srw said...

Turing's halting problem is to machines like current economic crisis is to humans. Both are undecidable.

Dimitris Andreadis said...

So Marc, wouldn't the return to a gold standard provide the mechanical means to solve this type of problem?

That is the collective memory of hundreds of years of experience, i.e. don't let humans control monetary levels, they are bound to screw up.

Marcf said...

No the gold standard does not prevent fractional banking, aka the original sin. Hard money proponents are mistaken to long for a gold standard. What they really want is
1/ a fixed and EFFECTIVE money multiplier ala glass-steagal. The money lever needs to be more than 12 (old regulation was limiting) and less than 40 (current leverage blew us up). The money multiplier should apply to securitized credit flowing into the economy and not just the narrow accounting view of the banks balance sheets. I will go on record with the number of 23 :)
2/ the gold standard is a longing to keep governments out of the money creation business. And I'm that sense yes. By having a commodity as a monetary token you prevent actions like the one bernanke is undertaking. Another way to get at it is to create a government free supranational currency sort of like the euro but for the world. This way the reserve currency is not the dollar and subject to debasement. I am reading some coverage about such proposals.

A one world fiat currency could marry the advantages of gold and fiat by creating a currency whose monetary levels are out of the control of a few while allowing for fluctuations in monetary levels.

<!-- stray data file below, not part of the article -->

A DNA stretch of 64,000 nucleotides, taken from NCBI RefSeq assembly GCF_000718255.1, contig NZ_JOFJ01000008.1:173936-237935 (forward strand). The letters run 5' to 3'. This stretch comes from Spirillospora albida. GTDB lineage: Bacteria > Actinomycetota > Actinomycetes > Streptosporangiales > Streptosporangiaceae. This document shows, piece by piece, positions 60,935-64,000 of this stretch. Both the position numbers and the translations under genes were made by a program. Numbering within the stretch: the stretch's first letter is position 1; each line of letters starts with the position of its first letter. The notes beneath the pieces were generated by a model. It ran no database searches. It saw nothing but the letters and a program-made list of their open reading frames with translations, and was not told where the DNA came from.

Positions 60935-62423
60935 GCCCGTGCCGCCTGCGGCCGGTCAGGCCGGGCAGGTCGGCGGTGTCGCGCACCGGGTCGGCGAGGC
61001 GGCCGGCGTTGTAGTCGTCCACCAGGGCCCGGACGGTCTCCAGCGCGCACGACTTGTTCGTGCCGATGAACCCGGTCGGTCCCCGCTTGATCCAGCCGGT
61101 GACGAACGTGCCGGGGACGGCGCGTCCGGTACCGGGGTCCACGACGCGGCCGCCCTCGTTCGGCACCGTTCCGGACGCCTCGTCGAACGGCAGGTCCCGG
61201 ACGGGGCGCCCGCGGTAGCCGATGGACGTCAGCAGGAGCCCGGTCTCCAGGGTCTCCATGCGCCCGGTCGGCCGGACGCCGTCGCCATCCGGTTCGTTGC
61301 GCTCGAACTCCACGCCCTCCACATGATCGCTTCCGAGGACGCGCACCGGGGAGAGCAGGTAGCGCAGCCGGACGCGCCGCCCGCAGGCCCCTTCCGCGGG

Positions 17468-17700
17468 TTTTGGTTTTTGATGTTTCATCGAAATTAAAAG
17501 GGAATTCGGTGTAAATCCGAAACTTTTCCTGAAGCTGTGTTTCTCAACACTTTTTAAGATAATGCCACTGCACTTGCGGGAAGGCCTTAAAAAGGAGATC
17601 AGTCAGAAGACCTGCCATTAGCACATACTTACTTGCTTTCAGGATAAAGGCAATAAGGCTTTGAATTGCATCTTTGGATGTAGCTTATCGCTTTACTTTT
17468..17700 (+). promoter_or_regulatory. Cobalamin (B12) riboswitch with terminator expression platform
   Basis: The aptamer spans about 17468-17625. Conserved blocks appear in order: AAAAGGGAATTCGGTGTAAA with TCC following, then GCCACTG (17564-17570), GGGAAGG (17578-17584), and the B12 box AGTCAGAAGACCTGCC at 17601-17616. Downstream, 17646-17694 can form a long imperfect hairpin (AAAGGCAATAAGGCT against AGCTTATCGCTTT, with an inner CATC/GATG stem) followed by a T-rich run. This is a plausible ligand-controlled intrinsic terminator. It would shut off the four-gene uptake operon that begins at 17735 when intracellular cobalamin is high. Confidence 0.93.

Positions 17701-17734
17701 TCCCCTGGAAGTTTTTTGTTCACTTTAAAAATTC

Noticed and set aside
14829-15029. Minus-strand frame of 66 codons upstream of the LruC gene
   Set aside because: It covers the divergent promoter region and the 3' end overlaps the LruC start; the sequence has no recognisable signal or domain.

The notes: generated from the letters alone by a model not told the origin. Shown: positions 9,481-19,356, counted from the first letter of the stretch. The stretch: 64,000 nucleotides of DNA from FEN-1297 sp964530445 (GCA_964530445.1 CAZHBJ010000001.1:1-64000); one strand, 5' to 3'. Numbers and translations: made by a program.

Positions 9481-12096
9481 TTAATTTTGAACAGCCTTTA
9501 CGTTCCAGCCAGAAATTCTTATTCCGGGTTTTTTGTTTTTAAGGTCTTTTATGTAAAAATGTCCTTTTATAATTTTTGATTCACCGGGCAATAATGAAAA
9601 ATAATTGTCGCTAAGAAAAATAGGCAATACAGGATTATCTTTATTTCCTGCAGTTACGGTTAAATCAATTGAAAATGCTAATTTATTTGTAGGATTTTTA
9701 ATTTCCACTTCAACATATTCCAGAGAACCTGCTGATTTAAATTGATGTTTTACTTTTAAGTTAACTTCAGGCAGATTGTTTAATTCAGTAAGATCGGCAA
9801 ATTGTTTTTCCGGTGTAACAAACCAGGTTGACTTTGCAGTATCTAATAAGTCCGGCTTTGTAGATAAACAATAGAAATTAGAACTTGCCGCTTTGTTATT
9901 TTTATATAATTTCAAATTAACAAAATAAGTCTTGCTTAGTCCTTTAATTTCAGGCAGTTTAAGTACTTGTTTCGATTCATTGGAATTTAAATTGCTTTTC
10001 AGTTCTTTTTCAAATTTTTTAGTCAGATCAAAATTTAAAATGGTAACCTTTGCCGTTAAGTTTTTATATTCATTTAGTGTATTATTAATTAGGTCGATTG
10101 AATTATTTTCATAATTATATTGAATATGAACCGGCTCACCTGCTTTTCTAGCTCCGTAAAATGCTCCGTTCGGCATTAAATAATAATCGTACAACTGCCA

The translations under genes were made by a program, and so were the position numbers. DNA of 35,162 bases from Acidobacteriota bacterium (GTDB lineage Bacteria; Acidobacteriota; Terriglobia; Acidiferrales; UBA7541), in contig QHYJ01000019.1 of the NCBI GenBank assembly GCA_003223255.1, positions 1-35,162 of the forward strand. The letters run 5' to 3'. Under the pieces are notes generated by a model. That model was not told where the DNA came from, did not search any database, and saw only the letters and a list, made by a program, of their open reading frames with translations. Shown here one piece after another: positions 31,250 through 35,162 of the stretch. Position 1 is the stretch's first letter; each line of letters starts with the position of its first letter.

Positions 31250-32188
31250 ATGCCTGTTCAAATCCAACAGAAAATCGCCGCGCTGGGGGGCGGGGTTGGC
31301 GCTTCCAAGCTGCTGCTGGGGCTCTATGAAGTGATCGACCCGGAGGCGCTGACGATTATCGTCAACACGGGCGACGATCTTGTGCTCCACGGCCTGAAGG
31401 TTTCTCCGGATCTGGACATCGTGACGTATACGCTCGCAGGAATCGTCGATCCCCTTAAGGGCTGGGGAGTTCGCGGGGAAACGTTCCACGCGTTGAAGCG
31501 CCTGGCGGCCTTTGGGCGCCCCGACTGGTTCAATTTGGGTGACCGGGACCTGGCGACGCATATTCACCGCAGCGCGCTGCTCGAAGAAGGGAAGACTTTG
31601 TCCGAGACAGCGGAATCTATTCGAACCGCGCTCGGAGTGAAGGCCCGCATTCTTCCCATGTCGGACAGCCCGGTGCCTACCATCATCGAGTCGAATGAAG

I need to think some more there may be something here.

Marcf said...


Funny and clever and almost accurate in my opinion. The problem is decidable. When confronted with the choice, mouse and humans will push the morphine despite knowing that it will kill them. Our brains are wired as such and it sucks. The resulting math ( I am working on research models as we speak) is chaotic with n coupled variable with diferential equations that exhibit feedback loops left and right. The outcome is in-knowable and in fact uncomputable. I suspect the proper language to capture the result of such chaos is statistical eg your system will go kaput within this timeframe with this probability. No idea how to formulate this yet.

Army No. Va. said...

If we go to a world reserve currency, the std of living of most Americans will decline quite a bit further. Basically, we won't be able to run the deficits we are running and a lot of spending will have to stop (esp at the government level). Oil and imports will get quite a bit more expensive. It will be harder for many Americans to heat their homes and drive long distances in their cars.

The Chinese will be buying and driving cars. The Americans will be buying and riding bikes. Maybe that's a good thing (unless you live 20 miles from work and everything else).

Marcf said...

So this says the american way of life is subsidized by chinese politics.

Army No Va said...

Yes and Japanese too. To a lesser extent add Germany.

eda said...